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Sending drafts to readers/editors

seanan_mcquire asked a question in post about first/second/third readers.

I'm always fascinated by the way different people approach the editing process. I know authors who don't let anyone see anything until the book is finished for the first time. ... What are your feelings on editing? How much is too much -- and how mean is too mean?

I am one of a few writers I know who did not come to craft through workshopping. I didn't come up through fanfic critiques, which are often the same thing; I wrote -- badly -- and I put things in drawers (literally, although these were file drawers) for a very long time. I had no experience with the paradigm of improvement through critique until I ventured into workshop-style classes.

Those classes were useful, although I wrote poetry and vignettes for the most part because SF was not something that was encouraged. But what I found -- possibly because of the lack of experience combined with the usual writer's insecurities -- was that I had a very hard time paring away the non-useful critiques from the essential ones, and I would try to do everything that anyone suggested needed changing, and then give up, promising myself I would not make the same mistakes the next time around.

And, yes, I put things in drawers then as well. My husband was my first reader for a long time; my editor was my second reader. andpuff had to read my whole first manuscript, though. I learned a lot about revisions from Veronica Chapman, then at Del Rey; I absorbed what she said, internalizing the external editor. I learned a lot from Sheila Gilbert at DAW, and I also internalized, over a few books, her external editing style and critiques.

(As an example and a mild digression because I can't make a post without digressions: I had started a chapter of House Name, and realized as I wrote that I had to go back and add another eight thousand words of Rath. For reasons which I'll make clear later. The reason I did this? I paused at a scene break, and I heard Sheila saying "You can't leave Rath there. You need to write those scenes." I told her "No, I don't; I think I've done enough that people will figure out what did happen." And then, the silence before the real argument. After which, I went to my first readers (this would be Thomas and Terry) and asked them if they agreed with Sheila's little nagging voice -- and to be clear, she hasn't read it yet -- and they said, "no, she's right. You can't do that.")

Fast forward a number of years. I have internalized two external editors, I now have two first readers (they read the books a chapter at a time as I finish them). When I'm stuck or uncertain about something I'm writing -- often something new -- I will call in the cavalry, and send chunks of book to kateelliott and andpuff, and I will also bend the ear of cszego at bakkaphoenix. Cast in Shadow's first five chapters went through all of them because it was something substantially different. If I'm not having trouble, I stay with the two readers, and I send the book to my editor for her revisions, making notes of things I'll pick up on that last pass.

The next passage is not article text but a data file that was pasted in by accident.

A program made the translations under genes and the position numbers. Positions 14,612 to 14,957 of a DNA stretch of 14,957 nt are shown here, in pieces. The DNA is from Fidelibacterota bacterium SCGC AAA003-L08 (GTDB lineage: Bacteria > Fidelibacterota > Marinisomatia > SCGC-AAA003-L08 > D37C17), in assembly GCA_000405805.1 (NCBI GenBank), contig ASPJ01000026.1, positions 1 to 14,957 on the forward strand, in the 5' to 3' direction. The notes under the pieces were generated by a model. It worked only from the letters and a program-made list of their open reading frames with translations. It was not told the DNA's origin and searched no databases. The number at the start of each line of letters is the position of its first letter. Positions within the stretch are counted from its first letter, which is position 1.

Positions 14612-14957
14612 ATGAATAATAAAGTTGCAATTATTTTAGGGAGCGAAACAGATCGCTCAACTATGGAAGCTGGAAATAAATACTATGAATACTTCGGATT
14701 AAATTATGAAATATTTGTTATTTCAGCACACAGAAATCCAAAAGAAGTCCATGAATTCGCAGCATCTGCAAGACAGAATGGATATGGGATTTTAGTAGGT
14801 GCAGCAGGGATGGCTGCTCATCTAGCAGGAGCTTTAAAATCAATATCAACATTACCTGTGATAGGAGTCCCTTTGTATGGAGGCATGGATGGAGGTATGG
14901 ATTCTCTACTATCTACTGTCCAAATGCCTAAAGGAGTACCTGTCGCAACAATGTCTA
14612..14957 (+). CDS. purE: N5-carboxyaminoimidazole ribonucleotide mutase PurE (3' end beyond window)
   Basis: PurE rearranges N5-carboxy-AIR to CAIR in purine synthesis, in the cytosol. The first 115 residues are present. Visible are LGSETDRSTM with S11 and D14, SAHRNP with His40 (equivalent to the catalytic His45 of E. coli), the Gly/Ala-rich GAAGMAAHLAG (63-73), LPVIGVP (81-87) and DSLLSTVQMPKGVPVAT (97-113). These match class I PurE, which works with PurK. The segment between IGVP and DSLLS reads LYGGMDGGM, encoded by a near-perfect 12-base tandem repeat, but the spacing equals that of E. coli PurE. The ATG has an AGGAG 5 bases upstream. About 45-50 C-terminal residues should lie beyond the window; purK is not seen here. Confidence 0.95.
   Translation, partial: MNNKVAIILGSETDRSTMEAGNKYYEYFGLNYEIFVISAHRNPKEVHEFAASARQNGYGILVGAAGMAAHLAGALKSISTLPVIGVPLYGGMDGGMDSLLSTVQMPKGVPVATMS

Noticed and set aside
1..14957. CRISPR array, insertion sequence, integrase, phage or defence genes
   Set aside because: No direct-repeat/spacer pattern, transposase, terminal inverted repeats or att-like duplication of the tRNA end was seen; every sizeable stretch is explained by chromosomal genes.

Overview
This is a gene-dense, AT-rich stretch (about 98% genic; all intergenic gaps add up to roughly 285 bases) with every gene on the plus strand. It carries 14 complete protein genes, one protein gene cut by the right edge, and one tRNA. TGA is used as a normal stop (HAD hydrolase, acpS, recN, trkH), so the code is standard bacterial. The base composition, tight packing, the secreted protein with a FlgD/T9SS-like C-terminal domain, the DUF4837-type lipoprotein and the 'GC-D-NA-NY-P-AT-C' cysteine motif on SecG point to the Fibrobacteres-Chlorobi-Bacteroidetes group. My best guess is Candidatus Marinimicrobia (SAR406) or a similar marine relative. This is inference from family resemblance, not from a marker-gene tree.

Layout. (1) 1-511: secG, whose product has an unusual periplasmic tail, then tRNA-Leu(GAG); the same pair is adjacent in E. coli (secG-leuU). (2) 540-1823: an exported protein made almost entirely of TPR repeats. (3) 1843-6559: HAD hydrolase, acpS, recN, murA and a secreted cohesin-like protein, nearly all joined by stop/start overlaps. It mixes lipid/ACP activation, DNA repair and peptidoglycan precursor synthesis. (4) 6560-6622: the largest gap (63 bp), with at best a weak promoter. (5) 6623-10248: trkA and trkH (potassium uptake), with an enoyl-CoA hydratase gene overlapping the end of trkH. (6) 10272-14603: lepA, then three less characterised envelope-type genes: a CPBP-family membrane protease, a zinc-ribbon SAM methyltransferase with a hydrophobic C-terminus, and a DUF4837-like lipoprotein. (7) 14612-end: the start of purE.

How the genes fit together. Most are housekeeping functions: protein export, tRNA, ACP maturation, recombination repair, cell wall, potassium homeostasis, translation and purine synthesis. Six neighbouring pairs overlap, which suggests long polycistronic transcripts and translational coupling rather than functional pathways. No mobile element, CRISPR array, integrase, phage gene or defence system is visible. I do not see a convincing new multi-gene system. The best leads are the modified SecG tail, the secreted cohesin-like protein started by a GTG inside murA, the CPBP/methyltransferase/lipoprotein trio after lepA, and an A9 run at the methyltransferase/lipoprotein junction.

But at all stages of these alpha-readings, I'm looking for something substantive (i.e. I skimmed all of this, or you lost me here, or you need to speed up/slow down because of pacing issues). I'm not really looking for grammar, or fiddly things because I think I'll catch those on my own when I do my line edit pass. (This is demonstrably not always true =/).

So, this is what I do as part of my process between raw first draft, in which I have two readers, and published book, but I admit I'm also curious about how other writers handle the process of input during/after the writing.


May. 27th, 2008 12:33 pm (UTC)
This is fascinating. I was just beginning to think about who to ask for feedback once I am (finally) satisfied that I have told a relatively coherent story (without bits that vanish in the middle, which is somehow still managing to happen. Ahem).

I asked my father the other day if he would read it and he said "Is this like asking me to critique your first born child?", which is a fairly accurate way of putting it (except, unlike story, first born perfect in every way, so no critique necessary).
May. 27th, 2008 06:25 pm (UTC)
I asked my father the other day if he would read it and he said "Is this like asking me to critique your first born child?", which is a fairly accurate way of putting it (except, unlike story, first born perfect in every way, so no critique necessary).

LOL!!! Yes, to the child :).

But more seriously, the knowledge that you're critiquing something that is like "your first born child" is very helpful.

I think, as the years have passed, I've become a lot more objective about what does, and doesn't, work, and I can take what I've asked for (honest opinion) in stride and work with it.

But you want to avoid people who are offended if you don't listen to their opinion, or whose investment is in some ways a controlling aspect, and that's harder to suss out when you first start.